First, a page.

Andres Avelino Caceres Group
Update on Andres Avelino Caceres Group"Andres Avelino Caceres" is a village bank, which consists of twelve entrepreneurial women and men who live and work in Cusco. The members dedicate themselves to a variety of activities here in the southern Andean mountains of Peru. Some of them raise small animals such as chickens and guinea pigs. Others buy and sell artisanal goods, and one of the women has a business selling "chicha", a Peruvian fermented corn beverage.
One of the members, Alejandrina, is pictured wearing a pink sweater on the right side of the photo. She is 59 years old and a widow with seven children who are all fully grown and living independently. Alejandrina supports herself by selling candy in front of a school and running a small grocery store in her house. Alejandrina is requesting 1,000 Peru Nuevo Soles (PEN) from the group loan in order to purchase more candy and stock up her store with products such as beer, soda, sugar, and other products of basic necessity. She says that she looks forward to growing her business a little during this loan cycle, by increasing her merchandise and attracting more customers.
Previous Loan DetailsThe members belong to the communal bank "ANDRES AVELINO CACERES". This bank is located in the Cusco district, belonging to the Cusco province of the Cusco region. Martha is a member. She lives with her partner. She is 36 years old and has two children. She works with her business selling broth... More from Andres Avelino Caceres Group's previous loan »
Important InformationAbout Asociación Arariwa
Asociación Arariwa is a large non-governmental organization that started offering microcredit in 1994 to improve the quality of life, skills and equity of the population in the rural Cusco region of Peru. Arariwa serves the southern Andean provinces of Peru, and is distinguished by its efforts to reach the very poor, who often live in isolated rural areas. Arariwa fosters village banking, supports savings accounts, promotes access to education, and empowers women entrepreneurs (who make up 78% of its borrowers).
Concurrent and Successive Loans
Our Field Partners often work with borrowers over a series of loans as the borrowers build credit, take out bigger loans, and expand their businesses. In order to make it easier for our Field Partners to post loans for borrowers who have been listed on Kiva before, we allow them to post successive and concurrent loans for their Kiva borrowers. This means that our Field Partners are able to post a borrower's second, third, etc., loan on Kiva without having to re-enter all of the borrower's information.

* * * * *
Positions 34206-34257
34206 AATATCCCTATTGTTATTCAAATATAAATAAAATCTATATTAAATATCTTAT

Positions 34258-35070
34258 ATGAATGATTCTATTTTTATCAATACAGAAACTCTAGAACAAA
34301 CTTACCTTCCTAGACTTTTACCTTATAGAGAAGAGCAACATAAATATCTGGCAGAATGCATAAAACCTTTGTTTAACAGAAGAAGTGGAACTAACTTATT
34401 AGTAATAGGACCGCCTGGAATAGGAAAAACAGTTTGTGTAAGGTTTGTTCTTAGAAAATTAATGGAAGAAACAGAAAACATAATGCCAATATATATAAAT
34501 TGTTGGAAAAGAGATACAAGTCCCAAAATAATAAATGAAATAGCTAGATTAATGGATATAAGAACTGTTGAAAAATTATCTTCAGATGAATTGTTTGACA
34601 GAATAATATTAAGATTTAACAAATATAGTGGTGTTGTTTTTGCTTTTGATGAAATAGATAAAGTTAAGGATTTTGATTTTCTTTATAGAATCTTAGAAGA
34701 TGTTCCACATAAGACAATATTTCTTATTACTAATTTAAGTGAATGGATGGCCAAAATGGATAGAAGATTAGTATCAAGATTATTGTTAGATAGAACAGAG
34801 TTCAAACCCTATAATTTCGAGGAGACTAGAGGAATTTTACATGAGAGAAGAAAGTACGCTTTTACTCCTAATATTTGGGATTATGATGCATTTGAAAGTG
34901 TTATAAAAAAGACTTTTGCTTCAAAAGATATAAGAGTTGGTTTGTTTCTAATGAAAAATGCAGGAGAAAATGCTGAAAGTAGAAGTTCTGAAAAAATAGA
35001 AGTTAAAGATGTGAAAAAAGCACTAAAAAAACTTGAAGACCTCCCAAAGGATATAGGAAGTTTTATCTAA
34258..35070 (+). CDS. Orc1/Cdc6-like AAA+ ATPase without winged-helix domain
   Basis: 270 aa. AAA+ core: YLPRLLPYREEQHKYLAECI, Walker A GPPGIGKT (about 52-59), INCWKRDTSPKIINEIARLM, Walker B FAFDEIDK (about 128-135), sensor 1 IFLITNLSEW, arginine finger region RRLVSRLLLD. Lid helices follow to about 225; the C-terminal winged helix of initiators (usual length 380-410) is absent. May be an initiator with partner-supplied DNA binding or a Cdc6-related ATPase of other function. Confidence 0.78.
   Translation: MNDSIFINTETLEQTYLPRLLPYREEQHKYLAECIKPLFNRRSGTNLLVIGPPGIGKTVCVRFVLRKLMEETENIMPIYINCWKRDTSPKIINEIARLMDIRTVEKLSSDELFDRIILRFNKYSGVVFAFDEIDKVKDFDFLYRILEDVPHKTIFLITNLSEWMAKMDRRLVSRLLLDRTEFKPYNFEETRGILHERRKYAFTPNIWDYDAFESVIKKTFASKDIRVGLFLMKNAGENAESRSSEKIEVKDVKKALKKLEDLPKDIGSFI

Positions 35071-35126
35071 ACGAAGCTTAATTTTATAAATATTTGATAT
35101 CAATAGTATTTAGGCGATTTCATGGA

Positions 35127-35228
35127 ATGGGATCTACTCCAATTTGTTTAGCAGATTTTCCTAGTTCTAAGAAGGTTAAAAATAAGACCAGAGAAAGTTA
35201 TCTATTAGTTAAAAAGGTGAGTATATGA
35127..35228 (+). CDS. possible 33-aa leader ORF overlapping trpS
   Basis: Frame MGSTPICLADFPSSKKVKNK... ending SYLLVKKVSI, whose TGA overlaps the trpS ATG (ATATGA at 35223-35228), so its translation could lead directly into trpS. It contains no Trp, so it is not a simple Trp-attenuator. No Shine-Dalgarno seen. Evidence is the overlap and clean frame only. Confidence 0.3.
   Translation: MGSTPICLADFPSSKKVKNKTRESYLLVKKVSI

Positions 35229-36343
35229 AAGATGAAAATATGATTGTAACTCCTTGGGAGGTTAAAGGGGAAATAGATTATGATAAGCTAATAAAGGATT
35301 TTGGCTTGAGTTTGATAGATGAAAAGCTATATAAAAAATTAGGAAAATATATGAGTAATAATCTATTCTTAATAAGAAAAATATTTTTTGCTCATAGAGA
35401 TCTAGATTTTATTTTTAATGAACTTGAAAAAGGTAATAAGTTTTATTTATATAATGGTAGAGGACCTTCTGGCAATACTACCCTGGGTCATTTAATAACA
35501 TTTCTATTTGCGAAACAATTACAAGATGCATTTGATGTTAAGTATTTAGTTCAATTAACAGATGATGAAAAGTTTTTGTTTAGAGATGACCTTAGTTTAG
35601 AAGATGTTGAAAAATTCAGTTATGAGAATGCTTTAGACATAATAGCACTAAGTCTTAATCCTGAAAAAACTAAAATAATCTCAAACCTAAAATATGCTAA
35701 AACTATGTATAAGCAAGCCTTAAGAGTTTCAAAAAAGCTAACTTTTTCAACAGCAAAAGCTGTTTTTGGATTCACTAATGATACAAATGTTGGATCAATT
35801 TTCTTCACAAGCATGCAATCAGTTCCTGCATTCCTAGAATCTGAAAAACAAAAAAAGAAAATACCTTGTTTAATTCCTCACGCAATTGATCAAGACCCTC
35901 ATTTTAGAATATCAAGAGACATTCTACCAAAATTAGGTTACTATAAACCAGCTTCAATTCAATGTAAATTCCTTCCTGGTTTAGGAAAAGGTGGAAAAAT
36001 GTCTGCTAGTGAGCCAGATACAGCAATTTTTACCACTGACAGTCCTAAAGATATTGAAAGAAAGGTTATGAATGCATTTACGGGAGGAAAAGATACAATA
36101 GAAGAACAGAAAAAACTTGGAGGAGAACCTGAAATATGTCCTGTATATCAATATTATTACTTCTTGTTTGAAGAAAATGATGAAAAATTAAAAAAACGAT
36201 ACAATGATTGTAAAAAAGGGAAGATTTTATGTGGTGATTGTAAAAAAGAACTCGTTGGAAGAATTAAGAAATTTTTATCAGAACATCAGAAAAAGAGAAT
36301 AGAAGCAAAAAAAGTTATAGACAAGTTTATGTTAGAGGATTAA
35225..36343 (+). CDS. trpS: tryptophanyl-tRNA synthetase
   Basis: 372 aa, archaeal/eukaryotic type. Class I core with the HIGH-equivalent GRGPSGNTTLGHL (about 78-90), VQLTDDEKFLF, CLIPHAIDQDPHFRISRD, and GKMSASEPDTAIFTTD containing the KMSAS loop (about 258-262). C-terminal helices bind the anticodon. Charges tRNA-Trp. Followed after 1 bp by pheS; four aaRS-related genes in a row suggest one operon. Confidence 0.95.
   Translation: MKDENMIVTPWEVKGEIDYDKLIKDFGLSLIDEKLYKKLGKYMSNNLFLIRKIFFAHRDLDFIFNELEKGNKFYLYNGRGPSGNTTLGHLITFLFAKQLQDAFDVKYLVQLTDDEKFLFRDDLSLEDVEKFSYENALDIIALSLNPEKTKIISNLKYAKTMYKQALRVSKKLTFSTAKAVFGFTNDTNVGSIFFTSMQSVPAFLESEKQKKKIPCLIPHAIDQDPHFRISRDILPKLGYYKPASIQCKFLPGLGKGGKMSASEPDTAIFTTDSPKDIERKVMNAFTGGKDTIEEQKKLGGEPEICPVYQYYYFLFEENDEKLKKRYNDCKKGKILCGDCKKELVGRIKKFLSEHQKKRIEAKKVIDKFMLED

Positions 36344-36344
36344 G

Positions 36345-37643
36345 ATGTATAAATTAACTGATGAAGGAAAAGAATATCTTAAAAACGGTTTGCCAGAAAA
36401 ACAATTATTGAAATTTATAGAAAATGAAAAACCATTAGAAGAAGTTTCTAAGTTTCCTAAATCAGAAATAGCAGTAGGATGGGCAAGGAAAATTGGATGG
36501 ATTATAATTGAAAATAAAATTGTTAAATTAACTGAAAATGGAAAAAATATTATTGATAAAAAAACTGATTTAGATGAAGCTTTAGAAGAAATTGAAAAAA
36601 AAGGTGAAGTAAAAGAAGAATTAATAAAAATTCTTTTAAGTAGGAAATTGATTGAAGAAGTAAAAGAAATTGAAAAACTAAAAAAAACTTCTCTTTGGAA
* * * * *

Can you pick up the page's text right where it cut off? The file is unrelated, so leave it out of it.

This borrower has been listed on Kiva before, so you'll see an updated loan description, as well as excerpts of the original descriptions from earlier loans. Most borrowers take out loans consecutively, meaning that they receive a second loan after having repaid the first. However, sometimes our Field Partners give out concurrent loans, allowing borrowers to take out one primary loan and a secondary "add-on" loan along with it. These "add-on" loans are typically smaller than the borrower's primary loan and serve a different purpose. Because Field Partners can now post loans as successive and concurrent loans, you will be able to track borrower progress over time and see the various ways a borrower is working with our Field Partners through funds from Kiva’s lenders.
This is a Group Loan
In a group loan, each member of the group receives an individual loan but is part of a larger group of individuals. The group is there to provide support to the members and to provide a system of peer pressure, but groups may or may not be formally bound by a group guarantee. In cases where there is a group guarantee, members of the group are responsible for paying back the loans of their fellow group members in the case of delinquency or default.
Kiva's Field Partners typically feature one borrower from a group. The loan description, sector, and other attributes for a group loan profile are determined by the featured borrower's loan. The other members of the group are not required to use their loans for the same purpose.
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Success!! The loan was 100% repaid